Effective Reading Strategies

Effectively Reading Your Textbook

Effective Reading strategies for textbooks
Getty Images | xubing ruo

 

Newsflash: Your teacher doesn’t care if you read the whole chapter. I know that this sounds like a lie that teachers use to make sure you fail in school and life in general, but I am not kidding. At all. In fact, if you're using effective reading strategies, you're not going to read every single word. You don't really have to. You know what your teacher wants, more than anything? (Outside of a massage and a million bucks?) Your teacher just wants you to learn the material you're supposed to know, and if you use the following effective reading tips for textbooks, you'll be sure to do that.

Read to learn; don't just read to read. There is absolutely no guilt if you skip around as long as you understand what you're supposed to. 

Secret Study Skills of Successful Students

Effective Reading Strategies Involve Less Actual Reading

The best way to spend your study hour when you get an assignment to "read a chapter" is to devote as little time as is humanly possible to actually putting your eyes across the words on the page and as much time as is humanly possible doing these things:

  • Testing yourself on the content
  • Organizing the content
  • Reviewing the content
  • Relating new concepts in the book to ones you already know
  • Identifying and memorizing technical terms, formulas, and vocabulary
  • Applying the concepts in the textbook to real-world situations

In other words, spend your time learning, not just hacking through the words on the page until they blur into a giant mass of indecipherable grayish figures.

Effective Reading Strategies For Learning a Chapter

As I said before, your teacher doesn't care if you read the whole chapter. He or she does care if you know the material. And you should, too. Here's how to minimize your reading and maximize your learning when you read a textbook. Just PEEK, ASK, ANSWER and QUIZ.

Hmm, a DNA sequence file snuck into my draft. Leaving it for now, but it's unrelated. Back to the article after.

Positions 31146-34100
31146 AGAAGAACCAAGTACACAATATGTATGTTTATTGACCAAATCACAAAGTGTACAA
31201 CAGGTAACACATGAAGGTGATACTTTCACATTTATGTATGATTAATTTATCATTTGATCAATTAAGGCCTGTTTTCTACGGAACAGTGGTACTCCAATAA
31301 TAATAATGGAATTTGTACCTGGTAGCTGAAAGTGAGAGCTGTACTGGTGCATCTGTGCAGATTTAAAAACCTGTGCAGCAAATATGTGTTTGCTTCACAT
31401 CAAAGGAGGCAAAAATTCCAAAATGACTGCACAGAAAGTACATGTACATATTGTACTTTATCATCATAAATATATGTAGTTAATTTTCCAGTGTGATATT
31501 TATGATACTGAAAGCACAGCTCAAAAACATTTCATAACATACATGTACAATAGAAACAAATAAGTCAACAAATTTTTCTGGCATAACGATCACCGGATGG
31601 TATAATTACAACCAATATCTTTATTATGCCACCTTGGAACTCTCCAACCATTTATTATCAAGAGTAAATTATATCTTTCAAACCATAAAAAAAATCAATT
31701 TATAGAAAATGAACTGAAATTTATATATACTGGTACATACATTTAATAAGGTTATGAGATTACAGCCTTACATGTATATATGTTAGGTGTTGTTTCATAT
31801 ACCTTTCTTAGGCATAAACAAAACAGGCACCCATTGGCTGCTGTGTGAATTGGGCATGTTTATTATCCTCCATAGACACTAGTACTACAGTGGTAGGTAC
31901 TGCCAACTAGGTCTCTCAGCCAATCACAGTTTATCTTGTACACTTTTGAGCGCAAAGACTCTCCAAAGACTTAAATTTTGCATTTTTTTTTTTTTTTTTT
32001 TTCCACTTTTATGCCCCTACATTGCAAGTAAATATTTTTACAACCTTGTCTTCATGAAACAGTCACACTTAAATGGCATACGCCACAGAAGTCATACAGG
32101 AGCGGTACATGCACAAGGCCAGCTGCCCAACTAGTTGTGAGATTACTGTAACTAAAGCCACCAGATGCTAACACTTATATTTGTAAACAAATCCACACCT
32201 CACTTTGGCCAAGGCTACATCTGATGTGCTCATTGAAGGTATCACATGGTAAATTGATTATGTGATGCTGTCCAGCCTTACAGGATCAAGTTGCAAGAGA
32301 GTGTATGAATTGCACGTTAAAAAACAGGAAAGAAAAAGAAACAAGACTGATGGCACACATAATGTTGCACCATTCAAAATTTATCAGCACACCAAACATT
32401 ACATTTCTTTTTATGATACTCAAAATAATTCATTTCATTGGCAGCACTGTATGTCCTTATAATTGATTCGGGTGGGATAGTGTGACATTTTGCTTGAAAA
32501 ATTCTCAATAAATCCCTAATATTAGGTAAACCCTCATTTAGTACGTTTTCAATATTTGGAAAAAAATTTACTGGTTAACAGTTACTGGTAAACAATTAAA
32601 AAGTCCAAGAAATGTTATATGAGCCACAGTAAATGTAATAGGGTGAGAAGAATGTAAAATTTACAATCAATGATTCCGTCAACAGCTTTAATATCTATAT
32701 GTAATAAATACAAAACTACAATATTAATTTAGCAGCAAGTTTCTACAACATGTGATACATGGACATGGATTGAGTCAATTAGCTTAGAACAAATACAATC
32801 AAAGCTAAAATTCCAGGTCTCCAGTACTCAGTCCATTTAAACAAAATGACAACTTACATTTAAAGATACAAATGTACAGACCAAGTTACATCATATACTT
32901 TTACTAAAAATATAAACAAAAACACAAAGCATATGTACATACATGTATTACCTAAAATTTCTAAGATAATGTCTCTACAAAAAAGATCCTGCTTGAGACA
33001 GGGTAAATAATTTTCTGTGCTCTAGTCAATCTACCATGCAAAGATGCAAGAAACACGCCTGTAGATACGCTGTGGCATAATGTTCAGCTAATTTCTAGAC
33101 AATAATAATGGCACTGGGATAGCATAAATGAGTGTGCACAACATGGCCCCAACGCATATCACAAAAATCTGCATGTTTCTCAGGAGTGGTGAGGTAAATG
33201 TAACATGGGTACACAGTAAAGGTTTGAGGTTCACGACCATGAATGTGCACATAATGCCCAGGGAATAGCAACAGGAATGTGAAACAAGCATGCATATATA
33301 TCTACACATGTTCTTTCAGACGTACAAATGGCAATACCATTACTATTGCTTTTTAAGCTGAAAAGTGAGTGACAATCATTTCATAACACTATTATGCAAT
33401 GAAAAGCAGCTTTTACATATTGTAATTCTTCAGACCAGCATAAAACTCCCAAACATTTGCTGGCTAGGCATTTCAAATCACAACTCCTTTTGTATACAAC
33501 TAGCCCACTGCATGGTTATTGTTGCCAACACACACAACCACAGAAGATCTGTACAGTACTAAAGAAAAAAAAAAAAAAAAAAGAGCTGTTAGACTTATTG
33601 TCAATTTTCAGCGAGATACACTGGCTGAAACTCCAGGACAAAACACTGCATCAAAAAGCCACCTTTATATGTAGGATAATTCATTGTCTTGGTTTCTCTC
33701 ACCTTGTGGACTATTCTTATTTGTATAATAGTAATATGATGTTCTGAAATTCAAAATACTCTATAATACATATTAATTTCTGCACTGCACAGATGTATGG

1. Peek. Effective reading starts with dedicating the first part of your reading time to peeking through the chapter - look at chapter headings, view pictures, read the intro and conclusion, and browse through the study questions at the end. Get a feel for what you need to know. 
     
  2. Ask Questions. On a sheet of paper, transform your chapter headings into questions, leaving spaces underneath. Change “Early Romantic Poets” into “Who were the Early Romantic Poets?” Change “The Lithograph” into “What THE HECK is The Lithograph?” And on and on. Do this for every heading and subheading. Seems like a waste of precious time. I assure you, it is not. 
     
  3. Answer Questions. Read through the chapter to answer the questions you just created. Put the answers in your own words underneath the questions you’ve written on your paper. Paraphrasing what the book says is imperative because you'll remember your own words much better than someone else's.
     
  4. Quiz. When you’ve found the answers to all of the questions, read back through your notes with the answers covered to see if you can answer the questions from memory. If not, reread your notes until you can.

Effective Reading Summary

If you practice these effective reading strategies, your test/quiz/and exam study time will decrease DRAMATICALLY because you will have learned the material as you go instead of cramming for your test right before exam time.